Welcome to Real Deals! It’s always easier to learn from real life so here we share information from actual owner financed transactions.
When the bank loan and the buyer’s down payment don’t add up to the sales price, a seller might consider owner financing the difference. Here’s how a classic 80-10-10 worked with owner financing on a four unit residential property in Baltimore, MD.
The seller was a worn out landlord and the buyer was an experienced real estate investor. The units created cash flow through monthly rental income in excess of monthly expenses.
The buyer and seller agreed upon a sales price of $132,0000 with a down payment of 10%, or $13,200 at closing. The bank agreed to lend up to an 80% loan to value resulting in a 1st position note of $105,600. This left a remaining 10% or $13,200 that still needed to be paid or financed.
This type of challenge is often solved with the seller agreeing to owner finance the small remaining balance. This is a classic 80-10-10 deal where the lender receives a first lien of 80%, the buyer puts down 10%, and the seller owner finances the remaining 10% in the form of a second lien.
The seller agreed to owner finance $13,200 in the form of a second lien at 10.75% interest with monthly payments of $123.23. The amortization was based on 30 years with a balloon payment all due and payable in 10 years.
The transaction closed and the first and second liens were documented on the closing statement so all parties, including the lender, were aware of the arrangement. The seller received 5 monthly payments and decided he would prefer cash now rather than monthly payments over time.
Finding an investor to purchase payments on a second lien can be a challenge. An investor knows that the bank will get paid first and should the buyer fall behind on payment the bank can foreclose. This leaves the second lien holder having to decide between walking away or investing more money to pay and protect against the first lien. If there is very little equity to protect (in this case less than 10%) a second lien holder will often just walk away and move onto the next deal.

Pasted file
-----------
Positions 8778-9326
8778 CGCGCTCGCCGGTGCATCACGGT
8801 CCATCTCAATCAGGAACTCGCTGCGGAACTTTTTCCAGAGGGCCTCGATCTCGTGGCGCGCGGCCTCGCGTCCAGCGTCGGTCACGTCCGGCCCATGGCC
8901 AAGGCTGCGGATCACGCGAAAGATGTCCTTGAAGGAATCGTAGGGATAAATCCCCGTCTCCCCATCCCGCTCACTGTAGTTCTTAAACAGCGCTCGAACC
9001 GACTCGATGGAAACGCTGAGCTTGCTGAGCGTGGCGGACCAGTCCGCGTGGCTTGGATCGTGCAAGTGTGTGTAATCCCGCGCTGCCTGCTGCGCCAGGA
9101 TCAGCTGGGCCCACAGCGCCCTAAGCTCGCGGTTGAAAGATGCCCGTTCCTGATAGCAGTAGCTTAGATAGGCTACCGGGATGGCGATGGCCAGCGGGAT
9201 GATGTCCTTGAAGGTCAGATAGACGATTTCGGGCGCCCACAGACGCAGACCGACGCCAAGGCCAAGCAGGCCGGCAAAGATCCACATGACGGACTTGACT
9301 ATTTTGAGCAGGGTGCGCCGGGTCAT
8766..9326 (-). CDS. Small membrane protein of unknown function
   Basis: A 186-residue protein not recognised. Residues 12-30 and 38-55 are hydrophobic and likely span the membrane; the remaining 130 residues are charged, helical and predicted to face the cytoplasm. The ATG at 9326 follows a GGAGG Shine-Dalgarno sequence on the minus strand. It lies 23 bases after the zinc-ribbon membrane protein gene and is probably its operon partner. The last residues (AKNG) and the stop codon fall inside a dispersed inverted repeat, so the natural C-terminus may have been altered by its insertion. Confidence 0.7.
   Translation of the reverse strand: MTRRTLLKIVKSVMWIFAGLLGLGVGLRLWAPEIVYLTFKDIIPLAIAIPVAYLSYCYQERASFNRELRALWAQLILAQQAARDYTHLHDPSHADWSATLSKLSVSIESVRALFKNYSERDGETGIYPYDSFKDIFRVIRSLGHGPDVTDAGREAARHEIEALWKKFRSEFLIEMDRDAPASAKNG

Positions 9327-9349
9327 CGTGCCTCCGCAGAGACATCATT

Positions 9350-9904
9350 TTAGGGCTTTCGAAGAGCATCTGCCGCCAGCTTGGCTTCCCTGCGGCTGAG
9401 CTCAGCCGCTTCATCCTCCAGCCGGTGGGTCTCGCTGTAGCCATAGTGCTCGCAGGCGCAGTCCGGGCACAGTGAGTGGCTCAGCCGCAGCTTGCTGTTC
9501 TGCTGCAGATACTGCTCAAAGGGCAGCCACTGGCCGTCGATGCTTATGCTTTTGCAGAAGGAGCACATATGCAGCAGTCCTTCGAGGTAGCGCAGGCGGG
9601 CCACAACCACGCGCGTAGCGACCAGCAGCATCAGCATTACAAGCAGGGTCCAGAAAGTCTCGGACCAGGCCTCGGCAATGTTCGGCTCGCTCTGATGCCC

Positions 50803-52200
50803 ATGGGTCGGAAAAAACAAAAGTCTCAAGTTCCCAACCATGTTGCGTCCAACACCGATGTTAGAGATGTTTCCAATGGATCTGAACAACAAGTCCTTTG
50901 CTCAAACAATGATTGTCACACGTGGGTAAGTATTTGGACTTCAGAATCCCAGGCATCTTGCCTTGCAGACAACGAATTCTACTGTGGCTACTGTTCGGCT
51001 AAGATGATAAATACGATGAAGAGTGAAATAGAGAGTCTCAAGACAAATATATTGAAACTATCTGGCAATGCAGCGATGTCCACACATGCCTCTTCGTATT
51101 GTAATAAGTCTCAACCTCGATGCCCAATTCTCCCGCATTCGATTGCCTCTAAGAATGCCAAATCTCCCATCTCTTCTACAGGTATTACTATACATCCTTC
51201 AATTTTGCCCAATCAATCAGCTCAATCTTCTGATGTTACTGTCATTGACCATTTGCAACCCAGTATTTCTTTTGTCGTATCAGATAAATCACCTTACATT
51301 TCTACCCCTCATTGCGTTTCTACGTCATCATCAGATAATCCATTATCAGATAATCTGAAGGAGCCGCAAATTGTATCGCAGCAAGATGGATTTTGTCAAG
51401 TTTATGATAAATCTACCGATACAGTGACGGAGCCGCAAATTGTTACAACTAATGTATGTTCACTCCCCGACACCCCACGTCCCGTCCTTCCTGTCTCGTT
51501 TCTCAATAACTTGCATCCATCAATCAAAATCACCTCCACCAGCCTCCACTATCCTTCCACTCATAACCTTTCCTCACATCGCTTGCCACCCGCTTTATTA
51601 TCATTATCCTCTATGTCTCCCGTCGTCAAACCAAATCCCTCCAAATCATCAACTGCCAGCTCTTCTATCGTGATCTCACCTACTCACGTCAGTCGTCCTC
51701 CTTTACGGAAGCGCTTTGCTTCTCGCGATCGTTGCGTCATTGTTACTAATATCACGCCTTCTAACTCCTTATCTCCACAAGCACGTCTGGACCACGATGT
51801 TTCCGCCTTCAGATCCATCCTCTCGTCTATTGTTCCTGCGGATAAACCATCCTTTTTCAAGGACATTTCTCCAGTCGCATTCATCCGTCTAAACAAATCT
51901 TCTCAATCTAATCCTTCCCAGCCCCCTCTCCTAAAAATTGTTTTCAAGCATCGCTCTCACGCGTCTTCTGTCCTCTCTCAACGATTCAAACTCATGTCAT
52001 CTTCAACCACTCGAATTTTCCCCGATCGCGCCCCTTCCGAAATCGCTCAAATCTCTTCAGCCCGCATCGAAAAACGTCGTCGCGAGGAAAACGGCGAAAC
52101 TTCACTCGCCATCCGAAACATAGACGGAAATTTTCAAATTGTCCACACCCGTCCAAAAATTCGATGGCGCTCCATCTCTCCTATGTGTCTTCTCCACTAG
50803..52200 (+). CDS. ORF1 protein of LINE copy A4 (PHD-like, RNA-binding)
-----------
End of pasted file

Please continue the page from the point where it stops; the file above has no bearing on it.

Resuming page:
Due to the risk and volatility, second liens are usually just held by the seller rather than sold to an investor. However, there are times a private investor will consider purchasing second liens at a steep discount, generally less than 50 cents on the dollar.
This seller was able to locate and sell their note payments to a self-directed Individual Retirement Account or IRA. The seller received $5,753 for the note, which was about 44% of the remaining balance. This provided an anticipated yield of 28% to the investor. The note investor or IRA ended up with a final yield of over 60% when the buyer was able to pay off the second lien early, after just two years.
Real deals are based on actual transactions completed within the past ten years. Market conditions change frequently resulting in pricing and underwriting changes by note investors. Work with qualified professionals when creating new notes to obtain accurate and up-to-date pricing and investment parameters.